When Does Acute Sciatica Become Chronic?

Dealing with the pain from sciatica can feel endless, which might make you wonder just how long this discomfort is supposed to last. But the difference between an average period of acute or chronic sciatica is challenging to distinguish.

Learning more about your pain, including parsing your experiences and what might be causing these issues, is vital to maintaining your overall health. What’s a typical amount of time for acute sciatica to stick around? When should you start to be worried, and when does sciatica become a chronic condition? We’ve broken down everything you need to know.

How Long Does Sciatica Last?

According to Harvard Health, sciatica will generally last between four and six weeks before dissipating. However, sciatica is classified as chronic after this time. Following more than six weeks of sciatica-related pain, the sciatica is considered chronic.

When sciatica is not yet classified as chronic, it’s considered acute. If you’re experiencing pain related to your sciatic nerve, you can be diagnosed with one or the other.

What Does Sciatica Feel Like?

Sciatica-related pain is primarily felt in the lower back, and this discomfort can spread to the lower parts of your body. This includes pain in your buttocks, through your thigh, around your knee, and down to your foot. But what does this discomfort and pain feel like, exactly?

You will commonly only feel sciatica-related pain in one leg or the other. On occasion, there will be feelings of sciatic pain in both legs, but this isn’t considered commonplace by most medical health professionals. This discomfort is also most likely to have a burning sensation or to feel like a shooting pain. That means the feeling can be disrupting to most people who experience it. Because of all the areas that can experience sciatic pain, this kind of pressure and irritation can cover significant portions of the body.

Sciatica might also feel numb as if you’ve lost the feeling in your lower body parts. That might also mean you have a tingling sensation or an overall sense of weakness.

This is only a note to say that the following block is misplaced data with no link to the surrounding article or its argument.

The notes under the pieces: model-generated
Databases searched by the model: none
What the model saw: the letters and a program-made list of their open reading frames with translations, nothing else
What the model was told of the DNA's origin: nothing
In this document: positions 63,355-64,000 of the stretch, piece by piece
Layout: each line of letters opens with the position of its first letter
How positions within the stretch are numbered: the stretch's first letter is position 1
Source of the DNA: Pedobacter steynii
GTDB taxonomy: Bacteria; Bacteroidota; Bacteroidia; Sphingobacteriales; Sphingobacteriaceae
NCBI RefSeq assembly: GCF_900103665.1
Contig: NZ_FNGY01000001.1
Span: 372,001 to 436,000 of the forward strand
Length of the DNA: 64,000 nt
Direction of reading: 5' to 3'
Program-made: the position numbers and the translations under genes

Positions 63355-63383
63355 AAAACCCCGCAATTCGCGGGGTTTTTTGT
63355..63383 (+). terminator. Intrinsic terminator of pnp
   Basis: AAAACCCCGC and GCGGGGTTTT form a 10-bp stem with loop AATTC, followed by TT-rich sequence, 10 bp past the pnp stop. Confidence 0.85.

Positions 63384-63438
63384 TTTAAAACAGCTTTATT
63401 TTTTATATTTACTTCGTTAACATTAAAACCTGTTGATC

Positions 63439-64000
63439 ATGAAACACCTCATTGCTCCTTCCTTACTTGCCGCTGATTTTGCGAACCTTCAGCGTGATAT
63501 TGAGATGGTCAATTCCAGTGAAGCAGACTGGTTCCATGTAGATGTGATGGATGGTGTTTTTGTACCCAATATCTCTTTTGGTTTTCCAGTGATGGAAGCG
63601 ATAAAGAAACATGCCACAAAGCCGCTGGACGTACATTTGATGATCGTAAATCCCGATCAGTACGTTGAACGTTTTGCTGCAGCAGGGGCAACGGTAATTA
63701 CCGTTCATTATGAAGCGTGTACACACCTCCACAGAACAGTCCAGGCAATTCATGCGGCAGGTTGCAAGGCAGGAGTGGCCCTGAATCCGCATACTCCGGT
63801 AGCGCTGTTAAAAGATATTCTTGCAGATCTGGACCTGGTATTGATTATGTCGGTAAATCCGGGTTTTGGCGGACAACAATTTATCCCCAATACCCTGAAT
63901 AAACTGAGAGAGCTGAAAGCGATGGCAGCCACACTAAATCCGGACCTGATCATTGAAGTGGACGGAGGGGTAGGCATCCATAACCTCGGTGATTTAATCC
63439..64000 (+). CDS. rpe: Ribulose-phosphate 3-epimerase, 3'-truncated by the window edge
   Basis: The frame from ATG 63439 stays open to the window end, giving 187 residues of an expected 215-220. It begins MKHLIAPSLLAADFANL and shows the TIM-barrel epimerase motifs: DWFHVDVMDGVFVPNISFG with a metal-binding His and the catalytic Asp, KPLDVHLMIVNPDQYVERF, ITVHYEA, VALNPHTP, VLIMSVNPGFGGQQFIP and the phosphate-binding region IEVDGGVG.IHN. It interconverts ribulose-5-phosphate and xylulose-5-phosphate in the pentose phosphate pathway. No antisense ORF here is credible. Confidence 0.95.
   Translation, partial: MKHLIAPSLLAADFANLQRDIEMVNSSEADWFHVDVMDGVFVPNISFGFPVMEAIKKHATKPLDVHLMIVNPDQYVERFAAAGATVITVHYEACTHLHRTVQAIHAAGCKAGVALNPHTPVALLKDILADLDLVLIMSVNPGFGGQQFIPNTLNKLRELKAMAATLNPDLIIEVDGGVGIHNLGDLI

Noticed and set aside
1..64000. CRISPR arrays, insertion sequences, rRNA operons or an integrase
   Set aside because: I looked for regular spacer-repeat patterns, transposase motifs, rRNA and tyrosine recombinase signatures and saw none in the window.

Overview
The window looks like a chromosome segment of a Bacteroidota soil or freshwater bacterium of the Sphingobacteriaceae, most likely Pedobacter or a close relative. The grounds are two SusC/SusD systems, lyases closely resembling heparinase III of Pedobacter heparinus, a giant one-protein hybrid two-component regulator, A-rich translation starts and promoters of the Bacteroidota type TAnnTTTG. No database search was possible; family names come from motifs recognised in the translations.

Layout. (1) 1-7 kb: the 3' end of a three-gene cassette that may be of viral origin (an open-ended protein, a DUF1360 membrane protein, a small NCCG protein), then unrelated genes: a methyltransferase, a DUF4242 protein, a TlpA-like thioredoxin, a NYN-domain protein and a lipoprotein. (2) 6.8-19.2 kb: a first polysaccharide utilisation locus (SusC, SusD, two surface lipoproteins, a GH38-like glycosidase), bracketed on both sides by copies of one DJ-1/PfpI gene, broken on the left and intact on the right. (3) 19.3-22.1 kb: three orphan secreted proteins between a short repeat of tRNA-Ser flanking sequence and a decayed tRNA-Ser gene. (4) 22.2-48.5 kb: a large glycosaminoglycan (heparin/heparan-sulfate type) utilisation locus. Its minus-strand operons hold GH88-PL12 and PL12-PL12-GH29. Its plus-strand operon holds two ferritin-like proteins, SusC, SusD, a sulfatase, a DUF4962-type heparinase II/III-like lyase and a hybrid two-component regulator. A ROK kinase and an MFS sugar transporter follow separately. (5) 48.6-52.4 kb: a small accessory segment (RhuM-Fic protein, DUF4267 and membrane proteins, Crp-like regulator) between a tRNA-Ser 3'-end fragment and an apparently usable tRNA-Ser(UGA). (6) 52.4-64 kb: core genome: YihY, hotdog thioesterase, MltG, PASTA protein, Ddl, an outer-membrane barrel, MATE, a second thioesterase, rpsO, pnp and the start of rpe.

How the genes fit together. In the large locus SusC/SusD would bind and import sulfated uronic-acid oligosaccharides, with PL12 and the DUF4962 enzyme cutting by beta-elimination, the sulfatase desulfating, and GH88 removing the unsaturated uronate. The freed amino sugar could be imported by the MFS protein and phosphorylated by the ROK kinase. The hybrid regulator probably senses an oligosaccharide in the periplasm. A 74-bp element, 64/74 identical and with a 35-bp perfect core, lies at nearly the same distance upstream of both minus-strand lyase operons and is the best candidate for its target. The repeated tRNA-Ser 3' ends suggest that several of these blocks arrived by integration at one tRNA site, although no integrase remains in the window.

What Helps to Relieve Sciatica Pain?

There are a broad spectrum of options to relieve some of your sciatica-related pain. From yoga to heat presses, there are a lot of strategies for you to try. Odds are, you’re going to find something out there which can help take the edge off of the discomfort.

Yoga

Different stretches and exercises can help relieve some of the irritation you’re experiencing from your sciatica-related pain. Therefore, yoga poses targeting the lower back and other affected areas can be beneficial.

Try creating routines that focus on lower back and leg relief, including great positions like child’s pose, downward-facing dog, bridge pose, and cobra. Or, if you don’t know much about yoga, you can feel free to find pre-made plans targeting the affected areas.

Hot and Cold Compresses

Hot and cold compresses can be fantastic for pain relief, including the aches that sciatica forces upon you. Why is this the case? Switching between hot and cold encourages your body to increase blood circulation. That brings more oxygen and healing attention to the areas hurting you most.

The cycle that works best for you may not be what works well for others. However, it’s strongly recommended that you don’t leave your compresses on any particular spot for too long. If you’d like more information regarding the specifics, it’s a bright idea to consult a medical health professional.

Get Pain Relief Advice From the Health Professionals at Orthopedic & Laser Spine Surgery in Florida

If you’re dealing with pain from sciatica, whether acute or chronic, it’s best to consult a medical health professional to help ensure a swift recovery. We at Orthopedic & Laser Spine Surgery prioritize our patients by personalizing treatment plans to each individual. Dealing with chronic pain is incredibly difficult, but our spine surgeons may be able to make it simple for you. If you’d like to get more information from us, call OLSS at (855) 853-6542 or use our contact form.